As people try to deal with higher health insurance premiums -- not everyone qualifies for subsidies, and premiums can be higher as you get older -- short-term policies have become rather popular. They don't offer many of the same protections as regular (ACA) health insurance, but the affordability is a plus for many. But is this a prudent choice for you? It can be, but you have to be sure you know what you're getting into and what you'd be missing.
Affordability vs. Coverage
Short-term plans are usually much more affordable than regular plans, though premiums vary widely by state. This makes them certainly better than not having any coverage, and they usually won't make your budget cry. However, the drop in price is accompanied by a drop in coverage. If all you're seeking is coverage for emergencies, a short-term plan might work, but long-term illnesses could be only partially covered. You may also find yourself paying for a lot more in terms of prescriptions and non-emergency services. If your previous ACA experience has been with plans where payments don't start at all until you hit your deductible, then you might not see much of a difference day to day. But if your prior plans did cover basic appointments and other non-emergency conditions, then you could notice quite a budget bite.
Short-term policies are a throwback to pre-ACA days when you could be denied coverage for anything. You will have to fill out an underwriting application, and if you manage to get a policy, you'll have to reapply when the policy term is up. There's always the risk of being denied coverage when applying, and if you got sick during your first term, that reapplication could be even tougher to pass.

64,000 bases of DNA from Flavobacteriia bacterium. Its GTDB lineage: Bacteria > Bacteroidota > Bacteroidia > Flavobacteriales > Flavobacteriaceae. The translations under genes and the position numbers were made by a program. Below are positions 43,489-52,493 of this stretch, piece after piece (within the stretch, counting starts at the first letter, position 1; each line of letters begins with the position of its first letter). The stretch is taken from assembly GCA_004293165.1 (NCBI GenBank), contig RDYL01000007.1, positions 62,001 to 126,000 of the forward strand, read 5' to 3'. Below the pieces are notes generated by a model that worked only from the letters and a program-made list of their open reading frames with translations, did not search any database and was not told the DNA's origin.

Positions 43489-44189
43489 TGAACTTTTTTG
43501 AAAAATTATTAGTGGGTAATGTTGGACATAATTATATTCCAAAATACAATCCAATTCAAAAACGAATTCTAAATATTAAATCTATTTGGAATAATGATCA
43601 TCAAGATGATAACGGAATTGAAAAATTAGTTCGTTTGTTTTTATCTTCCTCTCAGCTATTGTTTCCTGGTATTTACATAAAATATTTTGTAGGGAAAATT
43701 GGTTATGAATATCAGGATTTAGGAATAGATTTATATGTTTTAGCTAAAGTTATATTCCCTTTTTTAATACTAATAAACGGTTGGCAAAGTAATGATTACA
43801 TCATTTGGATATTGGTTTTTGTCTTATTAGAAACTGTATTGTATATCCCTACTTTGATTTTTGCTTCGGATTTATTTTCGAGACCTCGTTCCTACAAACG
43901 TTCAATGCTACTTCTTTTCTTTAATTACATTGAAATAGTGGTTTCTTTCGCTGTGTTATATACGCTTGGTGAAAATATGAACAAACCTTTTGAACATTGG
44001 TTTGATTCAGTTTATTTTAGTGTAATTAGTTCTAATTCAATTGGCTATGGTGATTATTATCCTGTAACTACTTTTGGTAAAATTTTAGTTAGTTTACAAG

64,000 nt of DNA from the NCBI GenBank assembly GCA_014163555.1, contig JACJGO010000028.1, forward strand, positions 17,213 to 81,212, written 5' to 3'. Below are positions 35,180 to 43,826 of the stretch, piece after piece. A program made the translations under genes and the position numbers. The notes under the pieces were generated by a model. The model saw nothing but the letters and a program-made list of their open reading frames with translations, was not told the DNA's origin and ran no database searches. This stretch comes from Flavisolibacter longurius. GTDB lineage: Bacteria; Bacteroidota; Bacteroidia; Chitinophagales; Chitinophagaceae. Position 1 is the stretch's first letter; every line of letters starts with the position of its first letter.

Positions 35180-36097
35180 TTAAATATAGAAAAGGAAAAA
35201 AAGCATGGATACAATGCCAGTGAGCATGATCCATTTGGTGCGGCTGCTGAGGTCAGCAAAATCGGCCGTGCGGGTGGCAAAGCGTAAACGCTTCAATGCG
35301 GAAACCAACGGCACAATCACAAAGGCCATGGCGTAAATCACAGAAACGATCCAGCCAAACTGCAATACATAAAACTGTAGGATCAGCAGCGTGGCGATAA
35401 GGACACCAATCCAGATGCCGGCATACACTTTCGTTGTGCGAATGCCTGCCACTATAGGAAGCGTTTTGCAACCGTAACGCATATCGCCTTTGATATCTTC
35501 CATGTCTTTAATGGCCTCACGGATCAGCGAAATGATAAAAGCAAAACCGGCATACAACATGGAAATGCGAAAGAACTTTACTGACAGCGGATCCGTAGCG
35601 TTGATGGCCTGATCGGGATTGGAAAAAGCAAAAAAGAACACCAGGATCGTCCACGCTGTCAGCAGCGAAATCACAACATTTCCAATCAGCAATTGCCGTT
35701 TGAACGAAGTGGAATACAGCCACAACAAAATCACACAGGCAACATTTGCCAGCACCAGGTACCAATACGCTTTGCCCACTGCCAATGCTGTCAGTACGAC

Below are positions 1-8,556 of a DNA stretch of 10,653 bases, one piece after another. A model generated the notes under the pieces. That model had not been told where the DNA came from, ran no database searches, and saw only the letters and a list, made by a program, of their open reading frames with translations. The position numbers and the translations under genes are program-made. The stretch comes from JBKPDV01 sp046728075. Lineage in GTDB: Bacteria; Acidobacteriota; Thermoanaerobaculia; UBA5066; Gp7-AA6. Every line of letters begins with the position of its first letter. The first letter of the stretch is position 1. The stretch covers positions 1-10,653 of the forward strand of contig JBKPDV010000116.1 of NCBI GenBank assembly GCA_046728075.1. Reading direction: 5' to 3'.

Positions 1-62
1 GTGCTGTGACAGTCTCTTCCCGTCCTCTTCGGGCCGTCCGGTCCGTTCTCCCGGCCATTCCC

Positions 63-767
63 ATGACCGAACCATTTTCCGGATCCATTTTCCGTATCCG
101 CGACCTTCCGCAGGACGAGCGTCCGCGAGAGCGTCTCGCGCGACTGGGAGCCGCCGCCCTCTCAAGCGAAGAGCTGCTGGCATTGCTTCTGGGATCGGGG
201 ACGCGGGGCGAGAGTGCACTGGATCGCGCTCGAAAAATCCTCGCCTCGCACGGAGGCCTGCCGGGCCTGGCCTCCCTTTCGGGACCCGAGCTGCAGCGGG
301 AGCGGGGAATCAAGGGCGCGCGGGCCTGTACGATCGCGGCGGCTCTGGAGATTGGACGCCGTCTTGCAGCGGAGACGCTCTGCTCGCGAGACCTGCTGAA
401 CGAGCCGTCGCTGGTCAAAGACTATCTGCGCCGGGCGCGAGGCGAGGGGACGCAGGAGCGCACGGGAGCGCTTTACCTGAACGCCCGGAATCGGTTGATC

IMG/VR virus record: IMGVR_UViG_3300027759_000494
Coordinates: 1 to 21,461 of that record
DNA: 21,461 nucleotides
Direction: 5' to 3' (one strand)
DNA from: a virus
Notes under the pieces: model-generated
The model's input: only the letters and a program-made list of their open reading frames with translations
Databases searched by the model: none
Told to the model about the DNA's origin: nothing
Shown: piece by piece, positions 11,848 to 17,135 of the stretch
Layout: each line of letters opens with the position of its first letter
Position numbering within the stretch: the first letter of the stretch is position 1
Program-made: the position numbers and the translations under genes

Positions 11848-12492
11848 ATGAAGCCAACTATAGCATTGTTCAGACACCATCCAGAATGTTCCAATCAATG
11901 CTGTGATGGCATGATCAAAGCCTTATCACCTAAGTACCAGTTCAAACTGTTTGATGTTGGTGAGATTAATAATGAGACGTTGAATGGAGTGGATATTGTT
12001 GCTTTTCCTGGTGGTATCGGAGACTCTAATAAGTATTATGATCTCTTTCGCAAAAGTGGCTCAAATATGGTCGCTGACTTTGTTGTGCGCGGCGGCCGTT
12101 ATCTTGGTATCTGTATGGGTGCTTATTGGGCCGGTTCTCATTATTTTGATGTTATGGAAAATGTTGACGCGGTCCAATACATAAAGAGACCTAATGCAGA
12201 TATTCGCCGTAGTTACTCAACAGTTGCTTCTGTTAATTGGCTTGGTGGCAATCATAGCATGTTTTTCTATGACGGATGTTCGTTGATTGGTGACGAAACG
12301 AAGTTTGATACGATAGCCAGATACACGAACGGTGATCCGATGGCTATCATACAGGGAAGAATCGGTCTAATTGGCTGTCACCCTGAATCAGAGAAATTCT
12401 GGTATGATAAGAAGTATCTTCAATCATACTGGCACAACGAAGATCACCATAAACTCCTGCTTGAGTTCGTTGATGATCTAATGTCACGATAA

Short-term policies don't eliminate the ACA penalty. You could have the most awesome short-term policy and still have to pay the penalty at tax time.
Lack of Coverage vs. Streamlining to Match What You Want
Short-term policies don't cover as much as regular policies, as mentioned. But that could be good for people who felt they were paying lots of money for services they didn't need. Someone who is post-menopausal, for example, wouldn't need maternity care and might prefer to pay less for a policy that doesn't offer that coverage. That does mean that you're reducing the insurance financial pool that covers everyone, but if your budget is tight, it can be very helpful.
If you can, look for regular insurance just because it does offer wider coverage, with no pre-existing condition penalty. But if you do go with short-term insurance, be sure to buy it from a reputable company. To learn more about your health insurance options, check out websites like http://continsurance.com/.Share
3 April 2017
When I lost my job, I also lost my health insurance. I've never had to buy health insurance on my own before, so when I went to my insurance agent, I had no idea where to start. The coverage options, deductibles, co-pays, and premiums were confusing. I wasn't sure how to make sense of all of the tiers and doctor's networks. I created this site to help others who've never purchased health insurance before. The posts here are full of resources for insurance coverage, and I hope that it will help you to find the policy that's right for you.